Police found the body of a woman on Friday in a forest in Akita Prefecture. Investigators said she appeared to have been mauled by a bear.
The bodies of 3 men were found in the same area over a 3-week period. All 4 had been collecting bamboo shoots and other edible plants.
Local officials in the northeast say the number of bear sightings is up this year by more than 50 percent compared to last year.
One expert says more bears were probably born this season because of bumper crop of beechnuts last autumn. Female bears feed on the nuts.
"Both bears and humans go into the mountains to search for edible wild plants. And both are likely to panic if they suddenly encounter each other. Mother bears instinctively use all their strength to protect their cubs from anyone who might pose a threat," says Teruki Oka, who is with the Forestry and Forest Products Research Institute.
So why do local people enter the forest despite the threat?
Kenichi Goto says many are lured by a seasonal bamboo shoot called Nemagari-dake. The bamboo shoot is popular for its taste, and it can be sold. Unfortunately, bears love the plant too.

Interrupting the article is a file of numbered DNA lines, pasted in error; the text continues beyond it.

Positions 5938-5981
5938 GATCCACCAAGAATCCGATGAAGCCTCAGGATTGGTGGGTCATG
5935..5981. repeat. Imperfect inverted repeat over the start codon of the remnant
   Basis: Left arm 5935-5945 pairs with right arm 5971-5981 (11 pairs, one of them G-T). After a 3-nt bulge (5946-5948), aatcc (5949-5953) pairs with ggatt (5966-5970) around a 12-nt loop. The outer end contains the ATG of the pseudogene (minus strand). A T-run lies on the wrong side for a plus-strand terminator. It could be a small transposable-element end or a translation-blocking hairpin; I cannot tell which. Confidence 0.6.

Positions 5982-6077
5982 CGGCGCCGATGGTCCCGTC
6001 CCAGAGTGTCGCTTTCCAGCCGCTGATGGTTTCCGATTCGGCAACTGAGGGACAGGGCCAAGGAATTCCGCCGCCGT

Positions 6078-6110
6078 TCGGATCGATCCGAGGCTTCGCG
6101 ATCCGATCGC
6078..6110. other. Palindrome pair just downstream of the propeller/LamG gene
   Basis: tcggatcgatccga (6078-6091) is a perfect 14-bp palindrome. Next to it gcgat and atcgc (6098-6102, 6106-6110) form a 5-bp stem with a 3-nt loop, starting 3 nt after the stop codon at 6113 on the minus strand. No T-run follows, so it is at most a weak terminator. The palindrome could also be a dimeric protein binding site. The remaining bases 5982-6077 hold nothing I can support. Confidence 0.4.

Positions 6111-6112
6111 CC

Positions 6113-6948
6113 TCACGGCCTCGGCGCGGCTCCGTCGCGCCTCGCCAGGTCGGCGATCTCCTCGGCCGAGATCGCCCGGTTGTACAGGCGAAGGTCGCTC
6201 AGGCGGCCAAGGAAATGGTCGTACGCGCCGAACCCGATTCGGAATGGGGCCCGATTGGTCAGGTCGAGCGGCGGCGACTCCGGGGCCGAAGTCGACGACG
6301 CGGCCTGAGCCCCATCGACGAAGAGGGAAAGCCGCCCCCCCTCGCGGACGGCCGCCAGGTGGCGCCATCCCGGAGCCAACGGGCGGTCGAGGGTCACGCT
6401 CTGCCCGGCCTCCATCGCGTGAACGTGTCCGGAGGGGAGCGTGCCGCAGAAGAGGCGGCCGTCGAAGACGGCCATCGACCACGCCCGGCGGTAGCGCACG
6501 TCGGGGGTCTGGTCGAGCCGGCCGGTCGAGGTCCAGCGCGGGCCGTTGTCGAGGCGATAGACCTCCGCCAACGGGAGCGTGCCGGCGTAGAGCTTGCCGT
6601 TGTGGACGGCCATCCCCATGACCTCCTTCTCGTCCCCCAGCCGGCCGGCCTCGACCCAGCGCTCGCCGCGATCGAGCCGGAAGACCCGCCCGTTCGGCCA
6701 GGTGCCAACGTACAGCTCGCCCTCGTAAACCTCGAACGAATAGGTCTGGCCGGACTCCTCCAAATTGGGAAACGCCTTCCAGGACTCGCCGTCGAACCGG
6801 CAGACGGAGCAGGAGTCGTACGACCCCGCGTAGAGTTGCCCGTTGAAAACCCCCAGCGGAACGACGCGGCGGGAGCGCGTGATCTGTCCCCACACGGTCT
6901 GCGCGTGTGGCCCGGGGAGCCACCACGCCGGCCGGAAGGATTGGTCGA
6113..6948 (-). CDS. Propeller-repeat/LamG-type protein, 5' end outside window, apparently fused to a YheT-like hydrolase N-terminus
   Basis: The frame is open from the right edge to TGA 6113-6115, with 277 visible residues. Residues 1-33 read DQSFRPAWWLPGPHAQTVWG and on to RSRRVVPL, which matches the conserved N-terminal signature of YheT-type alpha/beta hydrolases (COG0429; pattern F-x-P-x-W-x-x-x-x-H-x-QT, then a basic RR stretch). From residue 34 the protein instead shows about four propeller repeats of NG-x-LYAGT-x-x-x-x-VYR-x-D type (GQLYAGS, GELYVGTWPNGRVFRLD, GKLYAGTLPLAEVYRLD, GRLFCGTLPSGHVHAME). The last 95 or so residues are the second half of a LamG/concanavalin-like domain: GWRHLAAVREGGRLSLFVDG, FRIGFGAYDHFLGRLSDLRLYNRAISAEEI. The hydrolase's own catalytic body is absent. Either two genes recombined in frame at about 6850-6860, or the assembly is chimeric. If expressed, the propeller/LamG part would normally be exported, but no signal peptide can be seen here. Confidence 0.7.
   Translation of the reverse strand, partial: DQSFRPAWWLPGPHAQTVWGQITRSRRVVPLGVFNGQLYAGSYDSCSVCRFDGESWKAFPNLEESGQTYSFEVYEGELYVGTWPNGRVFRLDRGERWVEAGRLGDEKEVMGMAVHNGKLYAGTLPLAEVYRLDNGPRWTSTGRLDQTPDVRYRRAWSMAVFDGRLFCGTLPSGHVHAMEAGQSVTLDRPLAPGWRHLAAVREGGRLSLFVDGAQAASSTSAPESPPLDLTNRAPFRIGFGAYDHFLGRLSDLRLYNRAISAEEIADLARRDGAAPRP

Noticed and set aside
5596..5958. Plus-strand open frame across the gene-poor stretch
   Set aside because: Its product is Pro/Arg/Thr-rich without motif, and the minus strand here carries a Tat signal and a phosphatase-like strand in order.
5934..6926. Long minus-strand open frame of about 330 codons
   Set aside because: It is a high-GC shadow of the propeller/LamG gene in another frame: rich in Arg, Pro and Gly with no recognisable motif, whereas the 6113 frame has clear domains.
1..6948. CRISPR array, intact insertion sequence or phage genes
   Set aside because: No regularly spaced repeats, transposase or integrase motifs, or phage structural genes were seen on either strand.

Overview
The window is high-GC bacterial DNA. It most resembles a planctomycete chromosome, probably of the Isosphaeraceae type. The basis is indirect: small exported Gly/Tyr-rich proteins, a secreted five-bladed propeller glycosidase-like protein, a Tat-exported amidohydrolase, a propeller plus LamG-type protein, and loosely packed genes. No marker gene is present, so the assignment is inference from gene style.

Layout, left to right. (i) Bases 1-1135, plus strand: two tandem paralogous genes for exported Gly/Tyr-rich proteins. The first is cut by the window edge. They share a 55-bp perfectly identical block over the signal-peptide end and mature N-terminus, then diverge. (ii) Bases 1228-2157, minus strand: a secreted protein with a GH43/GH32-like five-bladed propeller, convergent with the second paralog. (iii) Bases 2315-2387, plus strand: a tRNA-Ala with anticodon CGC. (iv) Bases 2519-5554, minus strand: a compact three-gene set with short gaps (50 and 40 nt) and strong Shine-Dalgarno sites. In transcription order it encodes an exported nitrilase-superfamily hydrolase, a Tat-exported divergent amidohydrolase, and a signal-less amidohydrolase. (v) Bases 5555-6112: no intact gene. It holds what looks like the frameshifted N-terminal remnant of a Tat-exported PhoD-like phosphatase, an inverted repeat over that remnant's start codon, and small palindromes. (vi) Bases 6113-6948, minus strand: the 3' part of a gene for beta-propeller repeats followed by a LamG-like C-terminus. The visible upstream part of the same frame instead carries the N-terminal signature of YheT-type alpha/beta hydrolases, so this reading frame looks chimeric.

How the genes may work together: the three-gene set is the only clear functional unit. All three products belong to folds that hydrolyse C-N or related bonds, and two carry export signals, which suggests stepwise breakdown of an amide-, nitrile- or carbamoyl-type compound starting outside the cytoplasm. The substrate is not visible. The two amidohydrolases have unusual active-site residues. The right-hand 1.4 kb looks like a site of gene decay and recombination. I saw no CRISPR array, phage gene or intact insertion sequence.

Goto ran into a bear 2 years ago. He said the animal tore up his backpack. Since then he has been a lot more careful.
"I make sure not to go into the woods by myself. I also stay clear of places where bears have been spotted," he says.
In the mountains where the 4 mauled bodies were found, city officials asked hunters to track and kill the bear.
Nobuo Kurosawa, a hunter, made a sign that a bear had been shot.
"The bear came out of that bush and stood up. I saw the white crescent mark on its chest. There are still a lot of bears around here," said Kurosawa said.
It was a female, about 1.5 meters tall. But it's not clear if she was the attacker.
It's not just the woods that can be dangerous. Experts say bears have been known to stray far and wide, including into town.
They warn that one could be lurking closer to home than you think.